Tuesday, August 18, 2009

Counting the obsessions, one by one

I've been thinking about the concept of obsession and what it has to do with poetry (and lo & behold, Diane Lockward had a nice post the other day about one of her own long-term obsessions).

I go through phases with my obsessions. On the one hand, sometimes it looks like I get really really serious about things and then I lose interest in them. As a kid and early teen I was obsessed with horses, like many girls that age, and had a bunch of model horses -- all of whom had names, life stories, in some cases genealogy. I was a serious, dedicated practitioner of karate for a number of years in my late teens through mid-twenties or so; I ate, breathed, and slept the Kyokushin Way. Since 2000 or so I've been fascinated by whales, and have gone great distances (Maui!) for the primary purpose of seeing them. And currently, of course, I'm chasing Bruce Springsteen around the country just as much as my limited finances will allow.

So what of this? Am I just a flake who can't stick with anything for more than a decade or so? I don't think so. I think I mine my obsessions, and now that I've got 30 years of serious writing under my belt, I'm learning how to do so more productively. My first book ms. (the one that's currently visiting various editors' desks and trying to make big "me! pick me!" puppydog eyes) has a ton (whale joke haha) of whale poems in it, as well as poems strongly influenced by what I learned from whale-watching -- connections between humans & animals, gorgeous distances, thinking globally, etc. And of course my second ms., the one I'm so (whether justifiably or not, time will tell) in love with right now, is heavily influenced by Springsteen & my running around chasing those perfect concert moments. It's actually perfect that his tour will most likely be ending after November and the band will most likely take a hiatus for a little while at that point (not that he's said anything of the sort for certain, but cobbling together various hints & comments, that is what looks most likely); once I finish with this manuscript, I think it's possible that I won't be quite as compelled to go quite so far out of my way to see the E Streeters. There's been something I've needed from the experience of being obsessed, and I've just about got most of what I needed, I think.

But as I read through the new manuscript, I am beginning to realize something. It's not the whales or the rockstars that are my obsession, really. There's a deeper vein, things I've been writing about for thirty (gah!) years now. Light, the various qualities of light; darkness, how it can be both threat & comfort. Distances. Regret. Breath. Music in general.

But hey, what poet isn't obsessed with most of those? So, hmm.

I do write a hell of a lot about light, though. Some people remember the smell of places they've been in; I remember the quality of light. Provincetown, the unbelievable clarity. The shifting cloud-sun-cloud-sun afternoon light through the windows of my early childhood. Stagelight, how the technicians use a spotlight to carve the performers out of the darkness.


* * * * *

I really love this poem from today's Poetry Daily -- like, "suck in your breath and hold it for a minute while your heart breaks a little" love it:


Goodbye again. Say there is a little song in my head

and because of it I can't sleep or change my mind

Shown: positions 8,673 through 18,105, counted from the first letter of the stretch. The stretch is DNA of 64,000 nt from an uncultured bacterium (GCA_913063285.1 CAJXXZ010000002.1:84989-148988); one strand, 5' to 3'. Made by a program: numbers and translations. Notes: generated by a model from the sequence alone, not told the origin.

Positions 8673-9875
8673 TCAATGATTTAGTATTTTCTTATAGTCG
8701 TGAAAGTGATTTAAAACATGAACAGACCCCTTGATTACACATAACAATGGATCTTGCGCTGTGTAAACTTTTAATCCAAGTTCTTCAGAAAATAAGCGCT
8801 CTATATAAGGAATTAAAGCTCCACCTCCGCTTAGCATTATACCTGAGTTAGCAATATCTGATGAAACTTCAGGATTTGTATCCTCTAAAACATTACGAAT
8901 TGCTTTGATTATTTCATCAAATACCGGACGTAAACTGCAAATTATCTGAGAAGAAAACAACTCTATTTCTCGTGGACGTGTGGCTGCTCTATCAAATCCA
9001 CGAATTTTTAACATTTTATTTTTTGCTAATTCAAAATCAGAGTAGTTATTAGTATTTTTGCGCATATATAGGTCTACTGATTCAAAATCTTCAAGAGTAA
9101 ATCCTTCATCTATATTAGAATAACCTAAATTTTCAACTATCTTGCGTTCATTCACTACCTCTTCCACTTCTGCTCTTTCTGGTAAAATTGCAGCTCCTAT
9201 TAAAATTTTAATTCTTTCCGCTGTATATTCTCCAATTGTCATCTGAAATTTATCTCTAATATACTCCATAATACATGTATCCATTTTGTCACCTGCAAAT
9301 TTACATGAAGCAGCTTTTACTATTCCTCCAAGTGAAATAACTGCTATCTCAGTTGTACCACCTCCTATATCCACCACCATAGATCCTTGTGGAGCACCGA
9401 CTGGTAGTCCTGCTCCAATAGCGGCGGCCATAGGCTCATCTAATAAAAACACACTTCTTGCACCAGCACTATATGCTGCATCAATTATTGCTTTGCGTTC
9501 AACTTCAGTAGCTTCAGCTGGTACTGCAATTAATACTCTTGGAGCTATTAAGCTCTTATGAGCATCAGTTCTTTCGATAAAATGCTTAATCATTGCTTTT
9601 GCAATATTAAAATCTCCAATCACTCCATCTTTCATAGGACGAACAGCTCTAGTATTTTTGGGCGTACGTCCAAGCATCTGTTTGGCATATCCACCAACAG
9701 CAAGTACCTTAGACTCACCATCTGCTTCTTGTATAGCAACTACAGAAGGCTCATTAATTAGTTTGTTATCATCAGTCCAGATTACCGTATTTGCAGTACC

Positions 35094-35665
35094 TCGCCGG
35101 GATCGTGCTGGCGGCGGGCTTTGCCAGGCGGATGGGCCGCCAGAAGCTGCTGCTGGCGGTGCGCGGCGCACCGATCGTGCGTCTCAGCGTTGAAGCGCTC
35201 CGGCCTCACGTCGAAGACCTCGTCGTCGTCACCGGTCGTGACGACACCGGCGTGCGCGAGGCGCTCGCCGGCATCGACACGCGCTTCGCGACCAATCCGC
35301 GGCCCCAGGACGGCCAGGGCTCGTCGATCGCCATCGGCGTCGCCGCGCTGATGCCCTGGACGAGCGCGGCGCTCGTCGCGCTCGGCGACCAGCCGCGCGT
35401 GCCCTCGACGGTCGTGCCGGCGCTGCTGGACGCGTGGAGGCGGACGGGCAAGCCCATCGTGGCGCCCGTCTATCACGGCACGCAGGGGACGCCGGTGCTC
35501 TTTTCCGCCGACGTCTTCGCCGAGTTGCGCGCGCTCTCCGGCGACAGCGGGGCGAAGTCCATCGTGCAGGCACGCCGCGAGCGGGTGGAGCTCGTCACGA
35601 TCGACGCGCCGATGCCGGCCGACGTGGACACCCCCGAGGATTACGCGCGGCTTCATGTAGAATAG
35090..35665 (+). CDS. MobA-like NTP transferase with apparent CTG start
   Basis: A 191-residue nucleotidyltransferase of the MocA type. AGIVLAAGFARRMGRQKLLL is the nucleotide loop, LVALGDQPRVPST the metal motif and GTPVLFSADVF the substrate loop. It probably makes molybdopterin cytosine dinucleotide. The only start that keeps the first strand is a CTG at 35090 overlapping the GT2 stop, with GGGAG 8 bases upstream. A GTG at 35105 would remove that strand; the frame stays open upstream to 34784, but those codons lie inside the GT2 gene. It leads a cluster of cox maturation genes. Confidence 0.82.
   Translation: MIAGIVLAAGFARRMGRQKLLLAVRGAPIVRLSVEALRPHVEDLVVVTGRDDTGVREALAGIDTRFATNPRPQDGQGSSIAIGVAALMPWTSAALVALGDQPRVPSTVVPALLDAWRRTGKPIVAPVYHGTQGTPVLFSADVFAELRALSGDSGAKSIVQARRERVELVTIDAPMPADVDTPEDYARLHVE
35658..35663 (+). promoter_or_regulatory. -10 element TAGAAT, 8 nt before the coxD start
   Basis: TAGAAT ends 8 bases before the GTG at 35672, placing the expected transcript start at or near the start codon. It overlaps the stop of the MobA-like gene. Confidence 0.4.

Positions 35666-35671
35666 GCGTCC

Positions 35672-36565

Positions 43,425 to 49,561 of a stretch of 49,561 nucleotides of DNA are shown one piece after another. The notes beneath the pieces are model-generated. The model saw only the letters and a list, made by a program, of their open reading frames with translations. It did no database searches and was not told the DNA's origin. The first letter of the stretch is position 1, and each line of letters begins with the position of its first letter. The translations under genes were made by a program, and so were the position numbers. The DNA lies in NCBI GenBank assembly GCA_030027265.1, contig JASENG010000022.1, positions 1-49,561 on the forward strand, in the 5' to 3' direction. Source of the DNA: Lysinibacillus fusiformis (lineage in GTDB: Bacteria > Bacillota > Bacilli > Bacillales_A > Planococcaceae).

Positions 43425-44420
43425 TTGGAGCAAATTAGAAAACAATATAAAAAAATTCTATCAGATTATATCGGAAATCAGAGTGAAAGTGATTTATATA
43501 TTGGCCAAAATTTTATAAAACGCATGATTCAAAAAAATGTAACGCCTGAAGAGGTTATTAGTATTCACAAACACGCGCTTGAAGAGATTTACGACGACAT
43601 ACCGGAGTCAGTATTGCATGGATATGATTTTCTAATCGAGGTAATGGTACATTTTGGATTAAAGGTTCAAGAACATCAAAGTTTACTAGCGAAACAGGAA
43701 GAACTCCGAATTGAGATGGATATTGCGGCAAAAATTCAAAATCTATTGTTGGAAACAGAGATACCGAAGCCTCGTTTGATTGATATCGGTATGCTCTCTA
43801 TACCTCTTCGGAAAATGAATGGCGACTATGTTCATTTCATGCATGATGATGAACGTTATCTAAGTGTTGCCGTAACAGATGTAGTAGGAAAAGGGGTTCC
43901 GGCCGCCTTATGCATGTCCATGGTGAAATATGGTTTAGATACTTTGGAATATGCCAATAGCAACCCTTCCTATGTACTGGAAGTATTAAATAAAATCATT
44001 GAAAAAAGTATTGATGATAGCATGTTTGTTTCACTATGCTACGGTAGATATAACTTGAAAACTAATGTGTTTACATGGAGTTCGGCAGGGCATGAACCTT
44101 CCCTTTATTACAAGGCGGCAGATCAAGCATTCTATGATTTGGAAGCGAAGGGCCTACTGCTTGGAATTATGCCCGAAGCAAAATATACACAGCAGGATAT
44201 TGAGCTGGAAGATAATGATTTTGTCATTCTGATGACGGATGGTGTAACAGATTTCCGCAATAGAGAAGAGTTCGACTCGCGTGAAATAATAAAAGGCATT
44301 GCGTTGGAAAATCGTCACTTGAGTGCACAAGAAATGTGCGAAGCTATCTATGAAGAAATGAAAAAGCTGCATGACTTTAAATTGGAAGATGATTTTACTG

about the future. Now the song runs all the way down

to the beach where I sit as if the sky

were my room now. No one, not even you,
can hear me singing. Not even me.

As if the music rose from the mouth of the ocean.

No mouth. Like rain before it reaches us.
Like wind twirling dresses on the clothesline.

Who has no one has the history of the ocean.

Lord, give me two more days. So that
the last moments may be with someone.

--Jason Shinder


Jessie Carty said...

My sister one called it "the cycle of boredom" how you become fascinated with one thing - a book, a game, a musical genre - until you have your fill of it then you switch gears, but perhaps you will switch back to it again at some point.

I think it is more of being inquisitive. And perhaps once you have truly delved the waters of a subject you are ready to move on to something else for a time.

This is a great post though! I might have to borrow and discuss it myself :)

Radish King said...

Do you think perhaps what you call obsession is in fact passion? Can you tell the difference in your own life between passion and obsession? Does your obsession ever become dangerous for you?

Perhaps your true obsession/passion is poetry, perhaps that is what drives your seeking out. Except for the horse thing of course. I think most girls go through a horse stage. I didn't but that was only because I had horses. My young obsession was pirates to the point of dragging around a giant wooden sword at the time other girls my age were obsessed with Barbie. I know now that was simply my young burning weird love eventually brought me to poetry, a place and, god forbid, a community, where such weirdnesses were and are still perfectly acceptable.

I think about this a lot. I've become dangerously obsessed, mostly about music, losing so much of myself in it. I've learned to watch for signs that my passion is turning to obsession. But that's just me.


Jessie Carty said...

Ah Radish King I bow to you :) What a beautiful post!

And I had forgotten, I also went through a pirate phase, in 2nd grade I was obsessed with Blackbeard. Still can't turn away from a documentary about my favorite pirate :)

RJGibson said...

Anne: I'm with you in regards to light. I can still remember the quality of a ray of light crossing my dashboard as I drove to work one morning more than 10 years ago.

It's one of the things I love best about Schuyler's poems--he seems to understand light and sky and how to articulate it better than anyone.